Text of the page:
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Home / Health

4 worrying questions new mum's ask

 Photo:Courtesy

Life with a newborn baby can be difficult, especially if it’s your first. Nature has a funny way of throwing all sorts of minor upsets and problems in the way of our brand new babies. This can be quite worrying. She may seem to suffer from colic all the time, for instance, and it isn’t always easy to know what’s normal.

He’s always feeding

It’s quite natural for a newborn to seem to be feeding all the time. However, according to childcare experts, you can’t over-feed a breastfed baby. Frequent sucking is simply her way of keeping herself satisfied and she’ll take as much milk as she needs at each feed. It could be that she simply prefers to take her time, in which case life for you will seem like one long breastfeed at the moment.

What to do: It is important in these early days to let her feed whenever she wants to in order to establish your milk supply. Her regular sucking will stimulate your breasts to make more milk so you’ll have plenty for her next feed.

Make sure you get a lot of rest and eat a healthy diet with plenty of protein, iron and calcium. If your baby is only sucking on the nipple, not feeding, you might need to reposition her so she’s properly latched on - ask your doctor for help. If she seems to need comfort, see if she’ll suck her fingers or thumb, or try your little finger instead.

She sleeps all day

She is only a few weeks old and does nothing but sleep all day. Should you be worriedt?

If your baby was, and still is, slightly jaundiced when she was born, it might make her quite sleepy. All babies are different, though some are more wakeful than others. It could also be that your baby is just a little dozy through having had a good feed.

What to do: You only need to worry if your baby’s constant sleeping means she isn’t feeding often enough. She will feed best if she is properly awake at the time. If your baby is small in weight, you should wake her every three to four hours to feed.

But if she is bigger, then you can leave her for up to five hours between feeds. Newborns can sleep for about five hours at a stretch without being woken for food. Also, as she gets older, try to make your baby’s wake time during the day fun and busy so that she decides she’d rather stay awake!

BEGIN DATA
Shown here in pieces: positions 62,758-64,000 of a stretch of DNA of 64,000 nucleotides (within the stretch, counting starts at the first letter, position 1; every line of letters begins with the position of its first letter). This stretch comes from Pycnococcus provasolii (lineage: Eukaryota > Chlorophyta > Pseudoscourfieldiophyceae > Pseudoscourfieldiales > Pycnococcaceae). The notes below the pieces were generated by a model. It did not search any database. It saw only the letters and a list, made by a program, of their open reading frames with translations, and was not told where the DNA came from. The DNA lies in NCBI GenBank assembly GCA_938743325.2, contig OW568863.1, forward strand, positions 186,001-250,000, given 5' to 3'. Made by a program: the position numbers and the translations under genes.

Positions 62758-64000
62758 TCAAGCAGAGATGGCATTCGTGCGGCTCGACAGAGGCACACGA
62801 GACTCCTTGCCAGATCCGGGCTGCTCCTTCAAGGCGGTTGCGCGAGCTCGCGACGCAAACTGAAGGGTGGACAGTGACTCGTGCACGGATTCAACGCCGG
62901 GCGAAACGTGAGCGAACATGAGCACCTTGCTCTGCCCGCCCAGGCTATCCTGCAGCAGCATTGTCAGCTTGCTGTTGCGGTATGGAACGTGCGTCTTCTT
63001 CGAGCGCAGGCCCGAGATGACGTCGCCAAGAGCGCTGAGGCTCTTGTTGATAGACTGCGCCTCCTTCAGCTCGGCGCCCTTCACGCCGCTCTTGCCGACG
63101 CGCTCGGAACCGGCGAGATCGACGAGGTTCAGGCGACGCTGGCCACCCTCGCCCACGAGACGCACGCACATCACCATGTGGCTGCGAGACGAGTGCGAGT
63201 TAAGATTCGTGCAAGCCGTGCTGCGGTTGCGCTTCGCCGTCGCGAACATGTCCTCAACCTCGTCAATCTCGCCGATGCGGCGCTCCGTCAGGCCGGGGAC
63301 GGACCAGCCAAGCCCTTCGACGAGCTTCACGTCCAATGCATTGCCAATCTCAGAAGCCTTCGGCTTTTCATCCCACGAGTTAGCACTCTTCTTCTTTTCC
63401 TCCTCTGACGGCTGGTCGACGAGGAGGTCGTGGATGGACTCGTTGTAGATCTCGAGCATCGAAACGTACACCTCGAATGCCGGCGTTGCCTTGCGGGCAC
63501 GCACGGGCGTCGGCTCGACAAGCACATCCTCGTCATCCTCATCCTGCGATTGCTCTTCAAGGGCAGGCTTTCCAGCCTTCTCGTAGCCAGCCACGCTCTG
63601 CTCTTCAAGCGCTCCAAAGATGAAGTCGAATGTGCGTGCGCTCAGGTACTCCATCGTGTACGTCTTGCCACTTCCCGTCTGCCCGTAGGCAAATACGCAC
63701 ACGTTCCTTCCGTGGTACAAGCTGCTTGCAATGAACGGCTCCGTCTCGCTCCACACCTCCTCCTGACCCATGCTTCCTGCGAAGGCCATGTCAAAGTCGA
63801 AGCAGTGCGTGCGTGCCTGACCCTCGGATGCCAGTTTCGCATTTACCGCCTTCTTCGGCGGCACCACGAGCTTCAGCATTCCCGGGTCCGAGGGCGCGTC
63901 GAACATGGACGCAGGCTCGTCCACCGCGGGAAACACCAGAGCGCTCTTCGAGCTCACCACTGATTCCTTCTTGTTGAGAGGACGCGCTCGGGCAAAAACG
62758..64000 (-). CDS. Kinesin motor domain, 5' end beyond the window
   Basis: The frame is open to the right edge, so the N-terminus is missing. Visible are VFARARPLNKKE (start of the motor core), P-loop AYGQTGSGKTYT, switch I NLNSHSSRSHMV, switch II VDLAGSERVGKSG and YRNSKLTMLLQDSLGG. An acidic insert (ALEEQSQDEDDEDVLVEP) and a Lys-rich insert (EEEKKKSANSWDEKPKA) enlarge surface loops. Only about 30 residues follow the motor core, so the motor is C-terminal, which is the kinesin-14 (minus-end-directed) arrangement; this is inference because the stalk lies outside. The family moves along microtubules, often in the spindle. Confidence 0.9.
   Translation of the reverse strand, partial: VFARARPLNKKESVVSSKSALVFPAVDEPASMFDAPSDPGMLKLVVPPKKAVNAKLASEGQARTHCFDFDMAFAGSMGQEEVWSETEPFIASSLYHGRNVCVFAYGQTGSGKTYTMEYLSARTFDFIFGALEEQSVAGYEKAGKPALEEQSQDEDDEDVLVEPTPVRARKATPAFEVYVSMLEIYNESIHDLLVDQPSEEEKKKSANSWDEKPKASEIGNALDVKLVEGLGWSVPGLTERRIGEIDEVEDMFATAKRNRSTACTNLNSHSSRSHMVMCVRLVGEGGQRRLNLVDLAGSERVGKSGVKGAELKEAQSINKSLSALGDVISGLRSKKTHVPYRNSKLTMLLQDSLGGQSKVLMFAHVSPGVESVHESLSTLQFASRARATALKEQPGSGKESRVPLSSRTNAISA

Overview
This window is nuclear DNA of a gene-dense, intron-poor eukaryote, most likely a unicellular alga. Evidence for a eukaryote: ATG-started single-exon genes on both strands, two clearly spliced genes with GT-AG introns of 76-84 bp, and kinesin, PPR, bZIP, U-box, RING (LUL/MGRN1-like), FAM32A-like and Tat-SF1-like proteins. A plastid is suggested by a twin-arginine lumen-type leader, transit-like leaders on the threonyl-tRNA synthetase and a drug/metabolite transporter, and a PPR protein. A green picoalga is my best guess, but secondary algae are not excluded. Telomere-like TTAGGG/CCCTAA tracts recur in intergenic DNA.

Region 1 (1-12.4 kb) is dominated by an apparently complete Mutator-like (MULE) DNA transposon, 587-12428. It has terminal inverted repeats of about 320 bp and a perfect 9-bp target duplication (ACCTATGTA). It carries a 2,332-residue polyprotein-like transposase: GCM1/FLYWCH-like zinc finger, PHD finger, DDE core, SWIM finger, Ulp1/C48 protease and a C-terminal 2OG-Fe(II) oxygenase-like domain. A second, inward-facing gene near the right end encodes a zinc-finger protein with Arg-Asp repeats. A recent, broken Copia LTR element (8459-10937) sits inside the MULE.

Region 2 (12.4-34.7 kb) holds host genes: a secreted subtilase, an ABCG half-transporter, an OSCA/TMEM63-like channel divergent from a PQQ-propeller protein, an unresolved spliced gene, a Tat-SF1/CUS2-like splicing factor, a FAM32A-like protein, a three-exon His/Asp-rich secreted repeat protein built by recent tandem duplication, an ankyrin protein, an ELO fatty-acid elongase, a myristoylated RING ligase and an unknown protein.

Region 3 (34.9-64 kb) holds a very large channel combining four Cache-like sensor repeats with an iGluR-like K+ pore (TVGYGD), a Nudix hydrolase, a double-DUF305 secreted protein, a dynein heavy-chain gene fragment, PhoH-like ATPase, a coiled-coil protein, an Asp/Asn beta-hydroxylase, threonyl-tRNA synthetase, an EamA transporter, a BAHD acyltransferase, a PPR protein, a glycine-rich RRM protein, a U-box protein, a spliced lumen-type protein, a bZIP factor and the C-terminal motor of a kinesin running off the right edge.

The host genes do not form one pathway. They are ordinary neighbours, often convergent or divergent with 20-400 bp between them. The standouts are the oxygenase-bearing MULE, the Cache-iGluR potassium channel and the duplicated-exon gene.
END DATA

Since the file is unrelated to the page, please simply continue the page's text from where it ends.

Coping with colic

Your baby may cry all the time. Could there be something wrong? She’s probably suffering from colic. This shows itself as incessant crying when nothing - not even the breast - will stop her crying. It often happens for a few hours at the same time each day. Doctors do not know what causes colic. Just to be on the safe side, consult your doctor. It’s often called “three-month colic” because that’s when it usually miraculously stops.

What to do: Try to keep yourself calm and well-rested. Remember it will stop eventually. Holding her, singing to her, or walking around with her may help. You could also try gently rubbing her tummy, or placing her over your knee or forearm and rubbing her back. Take turns with your partner so you each get a chance to relax.

You might consider using a dummy to comfort her. And lastly, don’t be frightened of leaving her to cry for a while: as long as she is safe and warm, she’ll be all right. After all, you need your rest, too.

Wheezing

It’s common for your baby to cough, sneeze and wheeze all the time and you wonder what the problem is. Her snuffles are probably being caused by mucus blocking her nasal passages when she’s asleep, lying on her back. This will prevent her from swallowing properly and so cause her to wheeze.

These symptoms can also be associated with asthma, though some doctors don’t believe children under three months can develop this.

What to do: Tilt your baby’s mattress slightly by putting a pillow or a couple of books underneath the head end. A gently incline will help to drain the mucus away. You could also try a steam treatment to unblock her nose. Take her in the bathroom and run a hot, steamy bath and this will clean her nose beautifully. Keep rooms well ventilated but not draughty.

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